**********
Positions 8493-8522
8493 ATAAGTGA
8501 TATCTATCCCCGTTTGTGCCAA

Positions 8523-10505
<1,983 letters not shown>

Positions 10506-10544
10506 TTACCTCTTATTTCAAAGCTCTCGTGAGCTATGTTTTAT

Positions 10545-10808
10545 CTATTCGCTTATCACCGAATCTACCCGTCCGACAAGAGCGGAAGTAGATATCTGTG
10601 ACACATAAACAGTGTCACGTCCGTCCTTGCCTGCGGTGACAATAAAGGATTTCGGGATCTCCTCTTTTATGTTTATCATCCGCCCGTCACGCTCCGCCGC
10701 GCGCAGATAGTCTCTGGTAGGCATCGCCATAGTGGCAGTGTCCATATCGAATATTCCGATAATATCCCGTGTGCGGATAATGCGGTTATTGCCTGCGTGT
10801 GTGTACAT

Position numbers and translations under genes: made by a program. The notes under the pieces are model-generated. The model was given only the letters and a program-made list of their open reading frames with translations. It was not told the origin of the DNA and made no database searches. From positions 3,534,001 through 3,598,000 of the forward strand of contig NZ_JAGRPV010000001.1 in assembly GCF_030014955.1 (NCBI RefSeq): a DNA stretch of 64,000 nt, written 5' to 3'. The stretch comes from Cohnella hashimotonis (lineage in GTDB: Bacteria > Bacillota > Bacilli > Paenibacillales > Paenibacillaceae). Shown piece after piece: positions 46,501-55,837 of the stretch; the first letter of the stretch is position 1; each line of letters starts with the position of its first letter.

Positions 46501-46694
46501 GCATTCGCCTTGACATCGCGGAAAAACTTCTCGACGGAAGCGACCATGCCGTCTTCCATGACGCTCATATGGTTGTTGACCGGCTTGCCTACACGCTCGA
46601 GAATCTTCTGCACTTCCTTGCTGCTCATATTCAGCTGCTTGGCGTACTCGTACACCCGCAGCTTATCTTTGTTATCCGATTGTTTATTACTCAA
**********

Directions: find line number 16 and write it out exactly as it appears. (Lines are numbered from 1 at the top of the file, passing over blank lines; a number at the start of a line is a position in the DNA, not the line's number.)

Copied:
46601 GAATCTTCTGCACTTCCTTGCTGCTCATATTCAGCTGCTTGGCGTACTCGTACACCCGCAGCTTATCTTTGTTATCCGATTGTTTATTACTCAA